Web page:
Wrexham has always seemed a bit of an anomaly. The town is indisputably Welsh but is geographically much closer to the great English conurbations of Merseyside and Manchester than it is to Wales’s big population centres of Cardiff, Swansea and (if you must) Newport. If this has given Wrexhamites something of an identity problem, those who follow the football club have forged it into a fierce rivalry with Chester, less than twenty miles away but, crucially, just across the border in England.
Wrexham FC is not only the oldest football club in Wales but the third oldest professional football club in the world. Just pause for a moment to think about that. Its proud history includes quarter-final appearances in both the FA Cup and the European Cup-Winners’ Cup, and many fans may still be scratching their heads and wondering how the Red Dragons have been slumming it in football’s fifth tier for the last twelve seasons. At least for the last campaign they were joined in the National League by Notts County, the oldest professional club in the world. Despite what Crystal Palace might claim! (In case you were wondering, the second oldest is Stoke City.)
I first visited the town in November 2008, some six months after the club had dropped out of the Football League. They were home to Lewes in what looked a curiously skewed league encounter; just five seasons earlier Wrexham had been playing in the third tier of domestic football while the East Sussex side competed four levels below them in Division One South of the Isthmian League. The Rooks’ dizzying surge up the non-League pyramid had by now hit the buffers and they were propping up the Blue Square Premier table.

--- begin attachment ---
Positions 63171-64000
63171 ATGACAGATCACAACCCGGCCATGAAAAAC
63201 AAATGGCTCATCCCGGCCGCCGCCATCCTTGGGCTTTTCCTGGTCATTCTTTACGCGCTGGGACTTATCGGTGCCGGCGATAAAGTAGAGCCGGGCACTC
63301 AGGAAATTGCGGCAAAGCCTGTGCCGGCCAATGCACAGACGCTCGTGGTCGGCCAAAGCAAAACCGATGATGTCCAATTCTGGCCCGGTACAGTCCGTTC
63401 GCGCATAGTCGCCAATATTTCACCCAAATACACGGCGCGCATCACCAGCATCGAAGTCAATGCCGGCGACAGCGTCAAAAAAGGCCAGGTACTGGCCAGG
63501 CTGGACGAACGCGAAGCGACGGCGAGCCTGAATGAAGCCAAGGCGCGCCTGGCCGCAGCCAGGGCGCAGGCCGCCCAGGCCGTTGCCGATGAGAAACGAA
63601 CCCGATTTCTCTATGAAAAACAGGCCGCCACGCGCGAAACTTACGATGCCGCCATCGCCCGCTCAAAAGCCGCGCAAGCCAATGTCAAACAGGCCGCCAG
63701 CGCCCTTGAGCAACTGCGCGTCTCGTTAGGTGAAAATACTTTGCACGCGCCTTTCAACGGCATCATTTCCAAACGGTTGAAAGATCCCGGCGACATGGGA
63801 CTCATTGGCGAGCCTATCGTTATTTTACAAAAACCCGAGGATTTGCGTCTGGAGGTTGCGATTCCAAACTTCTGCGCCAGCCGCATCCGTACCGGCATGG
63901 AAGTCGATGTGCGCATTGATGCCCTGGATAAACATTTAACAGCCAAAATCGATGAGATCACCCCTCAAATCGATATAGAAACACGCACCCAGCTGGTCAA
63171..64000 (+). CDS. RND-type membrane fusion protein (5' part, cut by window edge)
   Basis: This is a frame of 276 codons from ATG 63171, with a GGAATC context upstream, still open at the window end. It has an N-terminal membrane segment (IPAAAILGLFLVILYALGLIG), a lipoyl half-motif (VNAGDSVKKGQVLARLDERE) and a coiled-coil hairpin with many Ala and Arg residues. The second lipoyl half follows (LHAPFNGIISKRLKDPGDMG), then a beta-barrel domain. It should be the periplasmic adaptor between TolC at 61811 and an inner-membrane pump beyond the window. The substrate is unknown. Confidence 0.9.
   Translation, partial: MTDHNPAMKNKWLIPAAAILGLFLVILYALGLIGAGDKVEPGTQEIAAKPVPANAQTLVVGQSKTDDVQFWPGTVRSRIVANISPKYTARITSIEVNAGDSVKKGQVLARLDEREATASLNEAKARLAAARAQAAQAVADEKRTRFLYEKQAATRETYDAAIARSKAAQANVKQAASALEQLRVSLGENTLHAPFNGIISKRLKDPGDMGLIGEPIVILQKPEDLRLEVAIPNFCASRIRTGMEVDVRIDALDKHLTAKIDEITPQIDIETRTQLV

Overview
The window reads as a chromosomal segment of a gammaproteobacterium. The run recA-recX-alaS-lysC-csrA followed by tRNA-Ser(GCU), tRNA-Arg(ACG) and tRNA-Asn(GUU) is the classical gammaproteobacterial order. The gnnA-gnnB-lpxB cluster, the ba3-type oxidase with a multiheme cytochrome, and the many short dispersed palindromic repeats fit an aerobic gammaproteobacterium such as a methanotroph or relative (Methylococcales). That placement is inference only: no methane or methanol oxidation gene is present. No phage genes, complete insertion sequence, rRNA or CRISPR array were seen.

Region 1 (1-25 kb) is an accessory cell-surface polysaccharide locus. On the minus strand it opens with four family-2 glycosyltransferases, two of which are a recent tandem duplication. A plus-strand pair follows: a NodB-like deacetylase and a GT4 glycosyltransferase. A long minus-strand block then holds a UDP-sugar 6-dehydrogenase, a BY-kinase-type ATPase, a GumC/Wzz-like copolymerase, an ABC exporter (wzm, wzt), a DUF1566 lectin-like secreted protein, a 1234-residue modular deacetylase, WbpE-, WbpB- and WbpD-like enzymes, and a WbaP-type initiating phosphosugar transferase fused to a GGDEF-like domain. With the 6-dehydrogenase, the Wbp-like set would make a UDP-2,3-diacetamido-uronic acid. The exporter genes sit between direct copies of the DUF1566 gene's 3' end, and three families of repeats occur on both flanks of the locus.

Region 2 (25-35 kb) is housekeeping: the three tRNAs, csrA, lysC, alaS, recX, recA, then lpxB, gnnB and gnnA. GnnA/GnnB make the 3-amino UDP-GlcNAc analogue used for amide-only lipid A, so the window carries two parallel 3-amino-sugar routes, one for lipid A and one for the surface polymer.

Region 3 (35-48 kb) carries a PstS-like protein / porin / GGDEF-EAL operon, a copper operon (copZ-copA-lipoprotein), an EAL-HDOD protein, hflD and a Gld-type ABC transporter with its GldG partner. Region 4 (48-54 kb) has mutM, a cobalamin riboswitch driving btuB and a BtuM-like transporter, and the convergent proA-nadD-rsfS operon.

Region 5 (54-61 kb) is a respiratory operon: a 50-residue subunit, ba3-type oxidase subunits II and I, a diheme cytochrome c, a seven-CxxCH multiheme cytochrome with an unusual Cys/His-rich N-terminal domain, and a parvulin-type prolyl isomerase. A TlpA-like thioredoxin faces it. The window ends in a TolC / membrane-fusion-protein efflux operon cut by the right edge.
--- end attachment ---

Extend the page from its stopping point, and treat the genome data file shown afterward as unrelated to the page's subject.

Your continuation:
I love the town of Lewes (home of Harvey’s ales) but wasn’t a great lover of the financially inflated football club (they’d turned Sutton over a few times in Conference South) so was happy to be a Wrexham supporter for the day. After a wander round the town I had a pint in the Ellihu Yale – a JD Wetherspoon pub named (like Yale University in Connecticut) after an 18th century merchant and benefactor who lived near Wrexham in his later years. I asked the Racecourse Ground stewards for advice on where best to watch the game. I was directed to the main stand which commanded a fine view over the stadium, including the vast but now unused Kop terrace behind one goal. Wrexham won 2-0, both goals headed home from corners by centre backs. Lewes had a man sent off to compound their misery. About a dozen away fans made the trip up from Sussex.
|Oh come on, we had to show some football!|
Wrexham were of course kindly waiting for us when in 2016 we got promoted back to what by then had been re-named the National League. Our home record against them in this competition has been very respectable, three wins and a draw. But it’s the away games that I want to concentrate on.
Three of Sutton’s four games at the Racecourse Ground have fallen in the month of September, with the other in April, and so were mostly blessed with good weather. The first was on Saturday 10 September 2016. In the previous few weeks we’d clocked up trips to Forest Green, Lincoln, Chester and Gateshead, rapidly re-acquiring a taste for the long distance travelling lark. But Wrexham felt like a biggie. The Racecourse Ground had actually hosted proper international matches.
|Bit of yeractual culture…|